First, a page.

All in the Family

Annual summer reunions - and the family cooking that happens with them - are a popular way to bring generations together.

By Elizabeth S. Bennett

Every year, families across America take to cars and campers, airplanes and trains to meet and gather in backyards, parks, campgrounds, resorts, church cellars, and other outposts for their annual family reunion.

"From my point of view the number of family reunions is growing," says Edith Wagner, editor of Reunions magazine. She points out that the publication's website receives thousands of unique visitors daily, a number that keeps growing.

According to Wagner, no matter where the reunion is held there is almost always a picnic or outdoor grilling event of some kind, even when it is largely a catered affair.

"For these types of events, family members who live in the town bring salads and desserts and have someone come in and do the barbecue meats," says Wagner.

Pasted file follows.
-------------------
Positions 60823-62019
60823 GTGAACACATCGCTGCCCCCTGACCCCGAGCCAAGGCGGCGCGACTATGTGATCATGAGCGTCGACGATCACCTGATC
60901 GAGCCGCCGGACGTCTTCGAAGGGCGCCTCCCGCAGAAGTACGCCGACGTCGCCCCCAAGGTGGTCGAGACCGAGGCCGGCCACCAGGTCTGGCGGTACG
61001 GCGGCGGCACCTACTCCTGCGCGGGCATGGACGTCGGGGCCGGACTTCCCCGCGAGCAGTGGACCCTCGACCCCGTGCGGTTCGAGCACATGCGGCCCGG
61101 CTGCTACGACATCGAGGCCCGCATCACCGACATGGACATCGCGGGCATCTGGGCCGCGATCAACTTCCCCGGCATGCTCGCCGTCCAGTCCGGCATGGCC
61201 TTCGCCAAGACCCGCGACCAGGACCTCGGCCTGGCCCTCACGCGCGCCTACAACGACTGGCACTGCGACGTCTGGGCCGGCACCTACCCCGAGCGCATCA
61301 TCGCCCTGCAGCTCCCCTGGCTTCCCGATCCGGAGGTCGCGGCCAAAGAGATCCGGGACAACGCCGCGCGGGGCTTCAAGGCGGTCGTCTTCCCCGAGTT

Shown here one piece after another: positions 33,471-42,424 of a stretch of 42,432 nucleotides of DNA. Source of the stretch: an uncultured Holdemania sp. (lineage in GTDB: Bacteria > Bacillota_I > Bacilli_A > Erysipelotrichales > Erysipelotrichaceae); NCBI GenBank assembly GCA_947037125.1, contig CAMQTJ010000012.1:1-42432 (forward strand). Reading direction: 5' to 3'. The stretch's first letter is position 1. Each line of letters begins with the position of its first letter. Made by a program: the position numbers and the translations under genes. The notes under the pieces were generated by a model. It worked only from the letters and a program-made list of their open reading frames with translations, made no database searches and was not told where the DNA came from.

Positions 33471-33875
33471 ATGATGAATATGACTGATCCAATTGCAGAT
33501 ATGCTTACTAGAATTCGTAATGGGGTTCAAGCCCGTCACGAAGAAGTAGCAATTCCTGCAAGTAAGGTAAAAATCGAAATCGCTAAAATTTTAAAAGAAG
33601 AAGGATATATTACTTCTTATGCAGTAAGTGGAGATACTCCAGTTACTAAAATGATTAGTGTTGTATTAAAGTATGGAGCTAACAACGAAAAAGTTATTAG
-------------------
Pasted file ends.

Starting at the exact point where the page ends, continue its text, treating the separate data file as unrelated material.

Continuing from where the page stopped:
Others, like Marilynn Stewart, a great-great-grandmother from Brigham City, Utah, believe in cooking together at family gatherings. Every summer, she spends her reunions camping with her six children, 19 grandchildren, and 23 great-grandchildren. Together they do most of the cooking on an outdoor grill or over a campfire.

"We usually bring three or four Dutch ovens and an ice-cream maker, which the kids love to take turns cranking,” she says. "We also make homemade root beer and fried chicken."

Along with barbecue and fried chicken, coleslaw, cookies, pies, and cold macaroni and pasta salads are all traditional reunion fare. Families often have an heirloom recipe of their own on the table and whether it is Aunt Tillie's oatmeal cookies or Grandma's peach cobbler, these recipes help grandparents tell the story of their family and talk about the characters and the ancestors. Getting to know what went before, it seems, is every bit as important as getting to know each other a little better at a family reunion.

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